Why does your stomach growl when you are hungry? It is lined with glands that go into action every three or four hours whether or not food is present. Just thinking about food can start the glands expelling digestive juices. These juice will gurgle and rumble (growl!) as your empty stomach churns away.
Your stomach makes about 21/2 quarts of these digestive fluids everyday. These juices are composed of water, hydrochloric acid, and an enzyme that breaks down proteins. This acid will actually kill some of the bacteria you swallow with your food.
Hunger is certainly a factor. When you haven't chowed down in a two hours, receptors in the walls of your stomach trigger the hunger-arousing hormone ghrelin, which tattles to your brain that the pipe is empty. There are other things, like low blood sugar, that also send that message. And your brain, being the boss, steps in to solve that problem by releasing the hormone orexin, which tells your stomach it might be time to fill ‘er up again.
Whether you call it grumbling, rumbling, gurgling or growling, from time to time everybody's belly chimes in. These noises might sound like they should be coming from a noisy pot of bubbling stew rather than your stomach.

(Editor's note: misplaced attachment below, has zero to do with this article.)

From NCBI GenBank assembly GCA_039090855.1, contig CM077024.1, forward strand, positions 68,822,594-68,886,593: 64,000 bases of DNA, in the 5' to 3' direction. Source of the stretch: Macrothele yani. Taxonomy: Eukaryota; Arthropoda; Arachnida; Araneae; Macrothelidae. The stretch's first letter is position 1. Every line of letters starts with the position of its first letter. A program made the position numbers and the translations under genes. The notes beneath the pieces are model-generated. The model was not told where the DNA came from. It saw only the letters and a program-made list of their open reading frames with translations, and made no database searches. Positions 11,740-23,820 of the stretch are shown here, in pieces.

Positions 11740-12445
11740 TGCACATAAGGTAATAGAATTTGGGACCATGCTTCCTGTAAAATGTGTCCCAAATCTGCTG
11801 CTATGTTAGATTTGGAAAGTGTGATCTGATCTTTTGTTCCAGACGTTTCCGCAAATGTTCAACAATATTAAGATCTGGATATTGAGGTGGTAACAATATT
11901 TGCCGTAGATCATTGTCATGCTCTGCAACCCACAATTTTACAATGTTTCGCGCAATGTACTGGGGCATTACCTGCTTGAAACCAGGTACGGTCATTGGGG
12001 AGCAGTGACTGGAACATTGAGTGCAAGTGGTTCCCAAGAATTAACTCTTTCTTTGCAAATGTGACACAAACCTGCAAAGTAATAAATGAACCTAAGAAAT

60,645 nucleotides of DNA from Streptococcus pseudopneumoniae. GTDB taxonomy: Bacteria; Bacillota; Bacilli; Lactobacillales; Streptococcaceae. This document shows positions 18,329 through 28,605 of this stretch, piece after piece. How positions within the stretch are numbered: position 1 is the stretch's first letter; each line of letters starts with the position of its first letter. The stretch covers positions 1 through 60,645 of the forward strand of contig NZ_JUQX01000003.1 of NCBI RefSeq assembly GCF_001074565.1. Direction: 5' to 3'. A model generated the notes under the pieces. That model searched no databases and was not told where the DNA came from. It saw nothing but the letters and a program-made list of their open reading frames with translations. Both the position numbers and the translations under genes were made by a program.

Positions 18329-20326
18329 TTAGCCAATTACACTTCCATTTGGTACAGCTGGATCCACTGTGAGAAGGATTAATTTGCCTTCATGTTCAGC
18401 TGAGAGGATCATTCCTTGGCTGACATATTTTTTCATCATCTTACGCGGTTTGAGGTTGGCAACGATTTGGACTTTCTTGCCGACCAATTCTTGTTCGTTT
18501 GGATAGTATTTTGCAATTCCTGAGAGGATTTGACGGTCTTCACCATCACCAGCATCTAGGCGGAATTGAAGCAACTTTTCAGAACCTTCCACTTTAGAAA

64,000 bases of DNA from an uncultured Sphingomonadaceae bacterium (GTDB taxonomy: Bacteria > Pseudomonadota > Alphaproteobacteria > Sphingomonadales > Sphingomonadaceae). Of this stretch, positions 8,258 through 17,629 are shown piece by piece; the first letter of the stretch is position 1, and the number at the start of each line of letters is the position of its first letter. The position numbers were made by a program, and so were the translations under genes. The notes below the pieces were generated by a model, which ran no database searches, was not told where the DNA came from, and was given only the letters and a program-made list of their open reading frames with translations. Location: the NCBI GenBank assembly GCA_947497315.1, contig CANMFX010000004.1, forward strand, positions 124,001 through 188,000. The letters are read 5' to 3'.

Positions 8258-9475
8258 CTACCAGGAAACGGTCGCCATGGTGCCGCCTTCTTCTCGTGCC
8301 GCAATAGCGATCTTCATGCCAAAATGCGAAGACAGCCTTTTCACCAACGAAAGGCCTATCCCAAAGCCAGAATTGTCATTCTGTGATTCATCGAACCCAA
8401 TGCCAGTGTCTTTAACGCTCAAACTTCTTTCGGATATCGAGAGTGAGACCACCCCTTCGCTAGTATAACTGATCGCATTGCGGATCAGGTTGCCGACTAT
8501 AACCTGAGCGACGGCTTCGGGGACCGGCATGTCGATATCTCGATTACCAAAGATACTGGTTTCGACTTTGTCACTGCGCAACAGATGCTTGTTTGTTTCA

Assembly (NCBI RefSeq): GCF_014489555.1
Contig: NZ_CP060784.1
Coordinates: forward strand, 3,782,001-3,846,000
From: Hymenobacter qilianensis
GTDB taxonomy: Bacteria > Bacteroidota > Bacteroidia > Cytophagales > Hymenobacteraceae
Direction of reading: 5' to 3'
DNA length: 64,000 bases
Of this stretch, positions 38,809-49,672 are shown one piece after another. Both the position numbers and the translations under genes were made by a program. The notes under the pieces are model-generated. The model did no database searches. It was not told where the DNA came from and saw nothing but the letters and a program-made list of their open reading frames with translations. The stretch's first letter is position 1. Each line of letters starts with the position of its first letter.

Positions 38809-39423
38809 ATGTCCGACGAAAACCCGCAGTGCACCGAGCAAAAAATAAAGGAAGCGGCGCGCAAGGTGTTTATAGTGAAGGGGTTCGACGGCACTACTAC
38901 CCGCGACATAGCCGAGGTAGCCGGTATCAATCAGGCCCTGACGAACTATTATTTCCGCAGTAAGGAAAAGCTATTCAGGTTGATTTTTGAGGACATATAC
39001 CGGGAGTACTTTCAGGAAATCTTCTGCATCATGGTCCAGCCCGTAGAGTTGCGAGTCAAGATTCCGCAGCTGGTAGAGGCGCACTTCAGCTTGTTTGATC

I swear I asked this question a week ago to my science teacher and she said as your food begins to digest, the air you breathe began to form in your stomach and your stomach starts to growl from the air.
Though stomach growling is commonly heard and associated with hunger and an absence of food in the stomach, it can occur at any time, on an empty or full stomach. Furthermore, growling doesn't only come from the stomach but, just as often, can be heard coming from the small intestines. Growling is more commonly associated with hunger because it is typically louder when the stomach and intestines are empty and so the organs' contents don't muffle the noise.
This growling has been of interest for so many years that the ancient Greeks came up with the rather interesting name for it: borborygmi (the plural of borborygmus). The etymology of the term relies on onomatopoeia; it is an attempt to put the rumbling sound into words. Borborygmi actually translates as "rumbling."